The challenge to our [union] system’s democratic credibility arises when union membership attracted in the context of local bargaining unit issues is used to endorse a broad social and political agenda. This system lacks credibility in ensuring that unions are speaking with a voice that is truly representative of their membership. 

A monolithic structure cannot capture the interests of even all unionized workers, let alone the majority of the workforce who have chosen not to join a union. For too long we have preferred to avoid this debate, but we would suggest that a basic rethinking of what is understood by “worker democracy” is a healthy and necessary prerequisite to a revitalized labour relations system. The government should look for ways to encourage unions to compete with one another for their members’ support.14

And there is evidence of unions which will compete for their members’ loyalties. While there are different motivations for this competition, it has emerged as a theme in recent years.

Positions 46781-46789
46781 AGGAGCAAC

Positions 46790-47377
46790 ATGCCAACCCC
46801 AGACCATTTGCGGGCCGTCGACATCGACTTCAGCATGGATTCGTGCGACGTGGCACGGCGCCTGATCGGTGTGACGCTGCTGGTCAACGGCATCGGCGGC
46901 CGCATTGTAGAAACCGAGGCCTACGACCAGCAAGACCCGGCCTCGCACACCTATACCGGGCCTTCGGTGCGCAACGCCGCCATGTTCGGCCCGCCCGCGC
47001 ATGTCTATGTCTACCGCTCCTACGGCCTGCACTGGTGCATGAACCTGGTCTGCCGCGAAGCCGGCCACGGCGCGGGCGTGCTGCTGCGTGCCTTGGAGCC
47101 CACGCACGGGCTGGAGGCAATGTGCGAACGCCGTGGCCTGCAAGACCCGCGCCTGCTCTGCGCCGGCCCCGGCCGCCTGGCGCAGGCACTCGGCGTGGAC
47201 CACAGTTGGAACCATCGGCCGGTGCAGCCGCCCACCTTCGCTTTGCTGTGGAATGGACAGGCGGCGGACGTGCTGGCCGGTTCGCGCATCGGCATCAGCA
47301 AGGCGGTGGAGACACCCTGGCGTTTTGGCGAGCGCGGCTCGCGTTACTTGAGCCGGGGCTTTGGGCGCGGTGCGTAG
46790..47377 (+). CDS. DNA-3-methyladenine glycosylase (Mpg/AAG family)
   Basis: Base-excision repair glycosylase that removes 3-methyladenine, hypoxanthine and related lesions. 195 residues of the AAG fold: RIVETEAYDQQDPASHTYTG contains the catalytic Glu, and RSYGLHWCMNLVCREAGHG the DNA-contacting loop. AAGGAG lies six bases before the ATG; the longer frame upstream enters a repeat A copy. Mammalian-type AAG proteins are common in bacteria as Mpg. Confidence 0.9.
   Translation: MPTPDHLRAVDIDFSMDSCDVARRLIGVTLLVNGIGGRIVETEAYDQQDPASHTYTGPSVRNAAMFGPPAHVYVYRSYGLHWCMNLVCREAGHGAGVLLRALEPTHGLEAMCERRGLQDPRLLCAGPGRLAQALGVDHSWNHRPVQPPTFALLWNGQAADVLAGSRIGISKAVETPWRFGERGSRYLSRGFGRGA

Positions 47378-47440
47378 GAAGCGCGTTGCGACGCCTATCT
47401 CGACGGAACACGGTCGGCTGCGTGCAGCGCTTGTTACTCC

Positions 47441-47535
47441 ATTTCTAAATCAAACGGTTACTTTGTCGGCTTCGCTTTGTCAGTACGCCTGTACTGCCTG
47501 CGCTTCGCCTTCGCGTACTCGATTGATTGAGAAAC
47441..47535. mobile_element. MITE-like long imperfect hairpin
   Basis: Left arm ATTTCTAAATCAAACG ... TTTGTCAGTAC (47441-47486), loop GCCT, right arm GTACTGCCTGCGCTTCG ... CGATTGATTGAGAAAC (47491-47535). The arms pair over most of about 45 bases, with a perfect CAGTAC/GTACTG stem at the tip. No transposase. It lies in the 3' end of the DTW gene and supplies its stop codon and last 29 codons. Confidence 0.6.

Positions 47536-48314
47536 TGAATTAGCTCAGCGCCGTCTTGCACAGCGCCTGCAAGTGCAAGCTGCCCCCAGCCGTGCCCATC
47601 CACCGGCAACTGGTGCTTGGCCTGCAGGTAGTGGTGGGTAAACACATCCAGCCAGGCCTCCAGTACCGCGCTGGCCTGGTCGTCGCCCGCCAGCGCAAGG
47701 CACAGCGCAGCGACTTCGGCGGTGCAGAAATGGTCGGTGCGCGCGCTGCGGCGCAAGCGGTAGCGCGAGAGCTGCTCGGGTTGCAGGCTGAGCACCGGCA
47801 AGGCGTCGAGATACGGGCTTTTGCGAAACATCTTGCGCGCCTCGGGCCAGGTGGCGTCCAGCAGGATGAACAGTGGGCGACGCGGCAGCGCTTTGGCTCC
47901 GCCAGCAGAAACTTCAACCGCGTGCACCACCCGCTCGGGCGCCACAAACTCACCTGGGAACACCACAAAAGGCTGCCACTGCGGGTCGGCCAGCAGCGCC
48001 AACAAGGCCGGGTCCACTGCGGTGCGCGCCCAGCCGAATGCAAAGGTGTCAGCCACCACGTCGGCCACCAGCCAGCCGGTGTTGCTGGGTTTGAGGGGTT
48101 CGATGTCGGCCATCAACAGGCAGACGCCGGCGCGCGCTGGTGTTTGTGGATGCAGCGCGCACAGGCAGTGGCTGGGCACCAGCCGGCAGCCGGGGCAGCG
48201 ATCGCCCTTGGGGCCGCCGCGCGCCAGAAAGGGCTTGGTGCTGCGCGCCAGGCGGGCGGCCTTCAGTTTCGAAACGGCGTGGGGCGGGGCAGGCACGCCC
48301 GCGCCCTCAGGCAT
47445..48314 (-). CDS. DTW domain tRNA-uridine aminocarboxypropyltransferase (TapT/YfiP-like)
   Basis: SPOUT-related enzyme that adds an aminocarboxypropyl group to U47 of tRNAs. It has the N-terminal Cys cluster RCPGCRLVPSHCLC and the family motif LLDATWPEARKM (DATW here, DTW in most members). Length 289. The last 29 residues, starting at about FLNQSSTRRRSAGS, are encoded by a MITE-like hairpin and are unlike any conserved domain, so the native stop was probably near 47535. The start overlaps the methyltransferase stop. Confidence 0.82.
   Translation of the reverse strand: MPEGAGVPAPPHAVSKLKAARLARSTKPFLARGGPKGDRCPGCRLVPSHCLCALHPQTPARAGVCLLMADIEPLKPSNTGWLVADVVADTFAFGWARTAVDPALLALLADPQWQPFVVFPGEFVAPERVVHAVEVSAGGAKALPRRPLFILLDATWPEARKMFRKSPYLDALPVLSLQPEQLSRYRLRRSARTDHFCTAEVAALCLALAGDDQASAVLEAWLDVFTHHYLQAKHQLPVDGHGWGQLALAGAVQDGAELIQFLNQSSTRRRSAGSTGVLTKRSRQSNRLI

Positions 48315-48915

Sometimes competition comes as a natural outgrowth of the consolidation trend. Certain sectors that have traditionally experienced relatively high rates of unionization – construction and health care for instance – have attracted the attention of unions that have not yet represented workers in these industries. The entrance of industrial unions, such as the CEP (now UNIFOR), into the construction market in Alberta and Saskatchewan is one example of this, while CAW’s entrance into the long-term care sector in 2000 is another.15

“When it comes to unions in Canada there has been a lot of talk, but no real action.”

In these cases, the competing unions work outside of the non-compete clauses currently dominating many Canadian union confederations. The constitution of the Canadian Labour Congress, for instance, strictly forbids its member unions from trying to persuade (or “raid” as it is known in union circles) other unions’ members to leave their current union and join another. They go so far as to outline procedures for disciplining such actions. This “no-raid” clause is summarized succinctly as follows:

Each affiliate respects the established collective bargaining relationships of every other affiliate. No affiliate will try to organize or represent employees who have an established bargaining relationship with another affiliate or otherwise seek to disrupt the relationship.16

It is notable that during the period in which CAW was entering the health-care sector, it was not a member of the CLC and thus was not subject to such clauses.